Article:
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'[PIC] Passing Variables from HItech C to inline as'
2011\07\03@144132 by Tamas Rudnai

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I am just reposting it with the correct [PIC] tag...

---------- Forwarded message ----------
From: David Bley <spam_OUTdavbbleyTakeThisOuTspamyahoo.com>
Date: Sun, Jul 3, 2011 at 6:36 PM
Subject: [PIC[Passing Variables from HItech C to inline assembly
To: ".....piclistKILLspamspam@spam@mit.edu" <piclistspamKILLspammit.edu>


We have inherited a project running on a PIC16F505 at 4MHz.  The bulk of the
software is written in Hitech C with some inline assembler.  The original
code works (we have the original source and the original .hex and .cof
files.  We are unable to compile it with the latest version of Hitech C (no
optimization, free version) caused by passing a variable from a C routine
that calculates a number for a delay that is passed to an inline assembler
routine that performs the delay (approx 40 - 75us).  If I comment out the
inline assembly routine and replace it with a fixed delay routine using the
built in delay_us function, it compiles OK.  Any suggestions?  Sorry that I
am being so sketchy, but this is a proprietary product

2011\07\03@150056 by Jan-Erik Soderholm

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Tamas Rudnai wrote 2011-07-03 20:41:
> I am just reposting it with the correct [PIC] tag...
>
> ---------- Forwarded message ----------
> From: David Bley<.....davbbleyKILLspamspam.....yahoo.com>
> Date: Sun, Jul 3, 2011 at 6:36 PM
> Subject: [PIC[Passing Variables from HItech C to inline assembly
> To: "EraseMEpiclistspam_OUTspamTakeThisOuTmit.edu"<piclistspamspam_OUTmit.edu>
>
>
> We have inherited a project running on a PIC16F505 at 4MHz.  The bulk of the
> software is written in Hitech C with some inline assembler.  The original
> code works (we have the original source and the original .hex and .cof
> files.  We are unable to compile it with the latest version of Hitech C (no
> optimization, free version) caused by passing a variable from a C routine
> that calculates a number for a delay that is passed to an inline assembler
> routine that performs the delay (approx 40 - 75us).  If I comment out the
> inline assembly routine and replace it with a fixed delay routine using the
> built in delay_us function, it compiles OK.  Any suggestions?  Sorry that I
> am being so sketchy, but this is a proprietary product.
>

2011\07\03@211502 by Bob Blick

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face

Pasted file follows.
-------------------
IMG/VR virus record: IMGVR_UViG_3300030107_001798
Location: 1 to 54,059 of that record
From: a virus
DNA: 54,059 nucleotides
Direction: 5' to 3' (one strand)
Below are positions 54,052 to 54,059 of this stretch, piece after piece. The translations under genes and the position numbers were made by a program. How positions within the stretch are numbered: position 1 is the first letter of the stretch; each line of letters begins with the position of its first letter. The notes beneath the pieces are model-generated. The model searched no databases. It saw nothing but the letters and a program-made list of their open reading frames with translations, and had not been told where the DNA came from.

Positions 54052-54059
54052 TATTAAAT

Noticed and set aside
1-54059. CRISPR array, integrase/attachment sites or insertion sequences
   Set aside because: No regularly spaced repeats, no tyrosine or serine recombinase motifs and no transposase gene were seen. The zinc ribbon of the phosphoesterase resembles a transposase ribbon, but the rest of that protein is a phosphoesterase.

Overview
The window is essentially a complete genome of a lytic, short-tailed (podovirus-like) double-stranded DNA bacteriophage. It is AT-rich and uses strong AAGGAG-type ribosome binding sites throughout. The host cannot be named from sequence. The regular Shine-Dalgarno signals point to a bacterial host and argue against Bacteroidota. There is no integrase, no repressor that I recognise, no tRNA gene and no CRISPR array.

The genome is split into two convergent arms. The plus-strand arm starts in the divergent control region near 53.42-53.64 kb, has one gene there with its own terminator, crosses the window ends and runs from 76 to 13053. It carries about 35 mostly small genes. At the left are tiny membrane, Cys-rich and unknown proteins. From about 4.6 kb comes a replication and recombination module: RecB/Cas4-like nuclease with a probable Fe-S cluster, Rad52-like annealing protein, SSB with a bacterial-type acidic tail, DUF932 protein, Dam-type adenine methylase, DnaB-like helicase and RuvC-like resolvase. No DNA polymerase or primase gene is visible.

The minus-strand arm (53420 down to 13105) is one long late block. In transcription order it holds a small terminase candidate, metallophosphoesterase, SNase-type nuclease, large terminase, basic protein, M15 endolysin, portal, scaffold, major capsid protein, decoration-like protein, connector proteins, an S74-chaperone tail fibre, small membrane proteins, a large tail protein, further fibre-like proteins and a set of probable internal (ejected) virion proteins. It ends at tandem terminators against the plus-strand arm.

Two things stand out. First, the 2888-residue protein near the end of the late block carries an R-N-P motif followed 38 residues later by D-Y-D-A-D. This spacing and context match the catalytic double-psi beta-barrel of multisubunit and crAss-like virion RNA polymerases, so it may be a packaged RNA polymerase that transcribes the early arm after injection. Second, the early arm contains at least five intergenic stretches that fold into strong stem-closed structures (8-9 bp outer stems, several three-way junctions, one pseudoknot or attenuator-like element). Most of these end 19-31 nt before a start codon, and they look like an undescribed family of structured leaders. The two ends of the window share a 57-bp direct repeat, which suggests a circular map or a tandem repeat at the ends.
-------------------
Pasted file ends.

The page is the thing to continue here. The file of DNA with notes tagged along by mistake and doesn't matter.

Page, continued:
> We have inherited a project running on a PIC16F505 at 4MHz.  The bulk of
> the
> software is written in Hitech C with some inline assembler.  The original
> code works (we have the original source and the original .hex and .cof
> files.  We are unable to compile it with the latest version of Hitech C
> (no
> optimization, free version) caused by passing a variable from a C routine
> that calculates a number for a delay that is passed to an inline
> assembler
> routine that performs the delay (approx 40 - 75us).  If I comment out the
> inline assembly routine and replace it with a fixed delay routine using
> the
> built in delay_us function, it compiles OK.  Any suggestions?  Sorry that
> I
> am being so sketchy, but this is a proprietary product.

You could post sections and we probably wouldn't know anything too
proprietary. Especially if you changed names to be generic.

Needless to say, there are a couple of ways of doing inline asm in
HiTech. In my old version you access C variables by prepending an
underscore to them, so a variable in C named Fred would be _Fred in asm.
And you can have one line of assembly all by itself like this:

asm("incfsz _inc1_2,w");

which is accessing the variable inc1_2

or you can do entire blocks of asm. What method does the code use? What
does the current HiTech users manual say about inline assembly (I can't
check because my version is old).

Best regards,

Bob

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2011\07\04@062115 by cdb

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According to the Hitech manual for v9.80 as Bob says for inline assembler the following is correct.

Excerpt from page 92 of the manual.

unsigned int var;
void main(void)
{
var = 1;
#asm // like this...
BCF 0,3
BANKSEL(_var)
RLF (_var)&07fh
RLF (_var+1)&07fh
#endasm

However if the function is written in assembler and called from a C statement, things get a little more complicated.

From page 89.

The following are guidelines that must be adhered to when writing a routine in a
C-callable assembly routine.
? Select, or define, a suitable psect for the executable assembly code
? Select a name (label) for the routine using a leading underscore character